With a theme of “Float, Fish, Roll or Stroll” the annual meeting of the Pure Water Forum highlighted the numerous recreation and tourism opportunities on Shenandoah Valley streams. Held at the Mimslyn Inn in Luray on September 26, the event drew about 50 attendees.
John Gibson, the owner of Downriver Canoe Company, and a speaker at the event, described how he started his business 40 years ago with 22 canoes. He has since added kayaks, rafts and inner tubes, catering to locals and international tourists seeking a memorable outdoor experience.
“Between the three river outfitters in Page County – Downriver Canoe Company, Shenandoah River Outfitters and Front Royal Canoe Company – we get 50,000 people on the river each summer,” Gibson said.
Randall Rose of the Virginia Tourism Corporation supported the concept that tourism and agriculture go hand in hand and how many localities across the Commonwealth are doing as Luray has done with the Luray Hawksbill Greenway and developing their natural waterways as features for downtown revitalization and recreation.
For example, he said, there is the Allegheny Highlands Blueway, the Upper James River Trail, the Jackson River Scenic Trail and the Clinch River Valley Initiative. “Daylighting” sections of streams and creeks that flow through downtowns connects them to the more rural areas.
A field trip in the afternoon allowed attendees at the annual meeting to stroll the Luray Hawksbill Greenway and see the ways the two mile paved path can be used for bird watching, fishing, bicycling, rollerblading, pet exercise, walking and running and picnicking.
Attendees got even more exercise on another field trip to the White House Farm where the group strolled through the 52 acre riparian buffer adjacent to the Shenandoah River where owner Scott Plein is re-establishing native warm season grasses and wildflowers. By increasing the biodiversity in the area, he is supporting the ecosystem as a whole.
“Since 2006, this area has been fenced,” he said, describing how the cattle were moved to a location with an alternative water source.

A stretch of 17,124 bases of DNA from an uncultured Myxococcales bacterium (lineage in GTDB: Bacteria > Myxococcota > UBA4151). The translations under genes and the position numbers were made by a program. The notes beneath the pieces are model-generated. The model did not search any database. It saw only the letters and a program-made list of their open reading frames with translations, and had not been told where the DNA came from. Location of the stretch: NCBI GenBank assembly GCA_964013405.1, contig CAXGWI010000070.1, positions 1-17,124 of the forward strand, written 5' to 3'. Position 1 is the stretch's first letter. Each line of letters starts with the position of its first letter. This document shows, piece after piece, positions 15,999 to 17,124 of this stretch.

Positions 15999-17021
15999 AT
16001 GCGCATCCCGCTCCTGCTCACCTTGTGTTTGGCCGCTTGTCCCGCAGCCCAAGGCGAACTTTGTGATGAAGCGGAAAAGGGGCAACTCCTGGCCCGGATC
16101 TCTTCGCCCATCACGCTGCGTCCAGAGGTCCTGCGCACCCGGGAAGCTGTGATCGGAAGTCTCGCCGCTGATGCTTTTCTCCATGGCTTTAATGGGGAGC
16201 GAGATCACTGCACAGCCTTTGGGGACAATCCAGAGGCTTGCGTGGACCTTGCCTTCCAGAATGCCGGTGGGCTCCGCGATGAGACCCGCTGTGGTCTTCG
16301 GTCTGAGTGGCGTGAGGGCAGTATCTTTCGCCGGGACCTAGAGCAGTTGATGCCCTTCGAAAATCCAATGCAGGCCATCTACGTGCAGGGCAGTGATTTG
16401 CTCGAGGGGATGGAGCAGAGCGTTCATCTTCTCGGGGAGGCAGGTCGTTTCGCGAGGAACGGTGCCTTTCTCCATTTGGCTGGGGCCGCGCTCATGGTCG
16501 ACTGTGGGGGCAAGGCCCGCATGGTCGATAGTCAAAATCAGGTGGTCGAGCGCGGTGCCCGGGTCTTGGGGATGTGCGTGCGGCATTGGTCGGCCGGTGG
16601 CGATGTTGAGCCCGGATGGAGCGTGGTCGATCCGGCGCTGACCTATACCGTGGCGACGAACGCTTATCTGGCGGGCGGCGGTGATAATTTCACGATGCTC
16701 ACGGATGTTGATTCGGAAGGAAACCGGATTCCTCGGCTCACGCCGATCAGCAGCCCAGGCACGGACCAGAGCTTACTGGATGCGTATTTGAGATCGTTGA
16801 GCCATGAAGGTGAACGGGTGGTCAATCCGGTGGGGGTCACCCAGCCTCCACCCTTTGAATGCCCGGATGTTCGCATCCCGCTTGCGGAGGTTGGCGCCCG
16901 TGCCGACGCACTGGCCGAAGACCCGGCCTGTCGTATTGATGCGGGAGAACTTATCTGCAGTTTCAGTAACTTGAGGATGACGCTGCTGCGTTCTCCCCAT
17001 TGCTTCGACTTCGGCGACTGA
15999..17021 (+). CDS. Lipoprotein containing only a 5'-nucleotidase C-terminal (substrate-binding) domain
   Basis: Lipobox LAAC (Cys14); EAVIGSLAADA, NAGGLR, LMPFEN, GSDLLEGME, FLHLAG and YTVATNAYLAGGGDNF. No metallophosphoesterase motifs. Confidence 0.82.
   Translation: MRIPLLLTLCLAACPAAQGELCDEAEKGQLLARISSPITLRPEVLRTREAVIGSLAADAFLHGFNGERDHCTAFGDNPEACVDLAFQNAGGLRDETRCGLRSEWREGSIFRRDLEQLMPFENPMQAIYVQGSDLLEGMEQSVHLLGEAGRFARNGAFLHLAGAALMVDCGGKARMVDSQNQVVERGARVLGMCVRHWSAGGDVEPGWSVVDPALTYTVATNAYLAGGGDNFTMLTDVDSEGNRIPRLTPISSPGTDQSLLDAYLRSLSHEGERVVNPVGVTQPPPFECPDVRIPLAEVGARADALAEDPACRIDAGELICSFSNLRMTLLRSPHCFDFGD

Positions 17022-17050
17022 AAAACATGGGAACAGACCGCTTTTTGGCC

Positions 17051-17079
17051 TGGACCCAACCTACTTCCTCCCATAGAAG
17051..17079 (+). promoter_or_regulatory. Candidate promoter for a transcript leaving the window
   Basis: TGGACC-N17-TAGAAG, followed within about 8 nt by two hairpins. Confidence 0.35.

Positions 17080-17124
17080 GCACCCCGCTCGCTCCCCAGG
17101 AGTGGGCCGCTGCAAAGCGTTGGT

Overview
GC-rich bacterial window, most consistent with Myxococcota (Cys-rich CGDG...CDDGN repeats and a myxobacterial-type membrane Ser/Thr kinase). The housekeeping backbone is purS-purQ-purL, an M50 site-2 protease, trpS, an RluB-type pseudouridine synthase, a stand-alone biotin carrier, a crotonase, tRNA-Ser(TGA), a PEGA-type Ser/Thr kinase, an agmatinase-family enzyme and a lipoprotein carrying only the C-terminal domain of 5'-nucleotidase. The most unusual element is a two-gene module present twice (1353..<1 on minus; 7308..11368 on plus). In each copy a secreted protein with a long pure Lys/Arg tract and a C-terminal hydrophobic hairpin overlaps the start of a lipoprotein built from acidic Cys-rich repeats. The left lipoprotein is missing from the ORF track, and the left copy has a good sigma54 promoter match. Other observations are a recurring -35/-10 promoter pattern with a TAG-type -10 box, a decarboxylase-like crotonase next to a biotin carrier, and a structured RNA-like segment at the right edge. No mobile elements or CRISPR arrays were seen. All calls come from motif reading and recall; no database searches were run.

Tall fronds of Indian grass swayed in the early autumn afternoon, growing near clumps of big blue stem and eastern gamma grass. Various management techniques determine the most effective ways of transitioning from cool season pasture to native warm season grasses including burning, chemical and manual control. Various seed mixtures have been applied with different techniques.
One of the predominant species in several of the test plots is wingstem, a member of the sunflower family. “It is considered a native invasive,” said Bobby Whitescarver, a conservation consultant who joined the tour.
Mr. Plein described how he is controlling a nonnative invasive, the ailanthus or tree of heaven, and leaving the snags for convenient bird perches. He also pointed across the field to White House Natives, the 12,000 tree nursery with 85 species of trees indigenous to Virginia, many of which serve as hosts for native caterpillars which then support bird populations.
The White House Farm Foundation sponsors ‘naturalist strolls’ through the riparian area and along the river trail next to the South Fork of the Shenandoah River.
Check back here at our website for more information serving as an example of the types of outdoor education and ecotourism which can be further developed in the Shenandoah Valley.
The Pure Water Forum represents the interests of educators, industry, agriculture, local government, and citizens whose mission is to improve water quality and water conservation through networking, collaboration, education and action in the Shenandoah River watershed.